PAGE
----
Succeed with maths: part 2

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# 3.1 Volume: the imperial units

To measure volume, the imperial system uses, amongst other units, gallons and pints. You may also have heard of a gill and a quart. As with length and mass in the imperial system there are no constant relationships between all these units, although there is more similarity with these than with some!

There are:

• 4 gills in 1 pint
• 2 pints in 1 quart
• 4 quarts in 1 gallon.

For our purposes it is most useful to know that:

• 8 pints = 1 gallon.

As the methods used to convert between different units of volume are just the same as those already covered for both length and mass, you can move straight on to an activity to complete. Bear in mind what you have already learned over this week and the last. You can always look back at the previous sections or click on ‘reveal comment’ for some hints if you need them!

## Activity _unit3.3.2 Activity 6 Imperial units of volume

Timing: Allow approximately 5 minutes

For each of the following scenarios, use the appropriate operation and unit to determine the answer.

• a.At the beginning of the month a garage purchases 240 pints of motor oil. Each week it uses 44 pints. Assuming that there are four weeks in this month, how many pints of oil will be left over at the end of the month? What is this value in gallons?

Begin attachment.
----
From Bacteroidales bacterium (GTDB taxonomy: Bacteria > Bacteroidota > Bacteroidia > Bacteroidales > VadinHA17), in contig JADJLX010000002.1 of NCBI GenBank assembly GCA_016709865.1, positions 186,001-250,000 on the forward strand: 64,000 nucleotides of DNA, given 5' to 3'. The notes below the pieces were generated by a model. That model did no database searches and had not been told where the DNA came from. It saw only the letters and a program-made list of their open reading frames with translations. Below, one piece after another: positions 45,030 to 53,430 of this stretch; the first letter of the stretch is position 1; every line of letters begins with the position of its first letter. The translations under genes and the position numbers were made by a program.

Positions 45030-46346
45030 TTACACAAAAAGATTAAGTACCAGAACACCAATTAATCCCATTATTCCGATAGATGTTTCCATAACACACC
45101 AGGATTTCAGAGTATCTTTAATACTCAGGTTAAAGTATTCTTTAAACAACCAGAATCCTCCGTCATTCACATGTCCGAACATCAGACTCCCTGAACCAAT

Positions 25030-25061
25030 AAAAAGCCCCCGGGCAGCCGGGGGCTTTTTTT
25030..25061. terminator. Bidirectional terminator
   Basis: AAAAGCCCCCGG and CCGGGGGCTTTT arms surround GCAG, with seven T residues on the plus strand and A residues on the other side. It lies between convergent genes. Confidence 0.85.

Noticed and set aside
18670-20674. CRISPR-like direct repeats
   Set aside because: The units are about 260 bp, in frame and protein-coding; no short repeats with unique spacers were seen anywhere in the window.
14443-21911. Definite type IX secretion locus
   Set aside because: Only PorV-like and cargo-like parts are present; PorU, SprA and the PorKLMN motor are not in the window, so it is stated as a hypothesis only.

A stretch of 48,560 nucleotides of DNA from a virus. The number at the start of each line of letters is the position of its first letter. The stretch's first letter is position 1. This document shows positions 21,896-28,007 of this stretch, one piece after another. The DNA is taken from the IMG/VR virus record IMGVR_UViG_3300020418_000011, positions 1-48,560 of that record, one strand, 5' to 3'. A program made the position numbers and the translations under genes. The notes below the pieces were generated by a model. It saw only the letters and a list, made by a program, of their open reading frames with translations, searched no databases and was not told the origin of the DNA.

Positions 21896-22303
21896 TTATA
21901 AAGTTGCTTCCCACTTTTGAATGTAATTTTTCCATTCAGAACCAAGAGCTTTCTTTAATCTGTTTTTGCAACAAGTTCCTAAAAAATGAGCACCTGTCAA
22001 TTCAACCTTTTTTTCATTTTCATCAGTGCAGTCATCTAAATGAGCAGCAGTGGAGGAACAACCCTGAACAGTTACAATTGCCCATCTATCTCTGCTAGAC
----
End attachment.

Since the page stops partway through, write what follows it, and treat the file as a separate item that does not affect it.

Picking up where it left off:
### Discussion

Write down all the information from the question in a list and think about the size of the answer that you expect.

• a.There are 44 pints used each week.

The garage started with 240 pints.

There are 8 pints in a gallon.

So,

Therefore there are 8 gallons of oil remaining at the end of the month.

• b.A large barrel holds 50 gallons of beer. If in one week 14.5 gallons of beer are sold from the barrel and the next week 15.5 gallons are sold, how many pints of beer will have been sold in total and what will be left in the barrel (in pints)?

There are 8 pints in a gallon.

So,

To double-check the answer add the pints sold to the pints left in the barrel and then convert back to gallons. This should be the same as the original capacity given:

You can now confidently state that 240 pints were sold and there were 160 pints remaining in the barrel.

Finally, you need to know how these two measurement systems relate to each other for volume. This is the subject of the next brief section.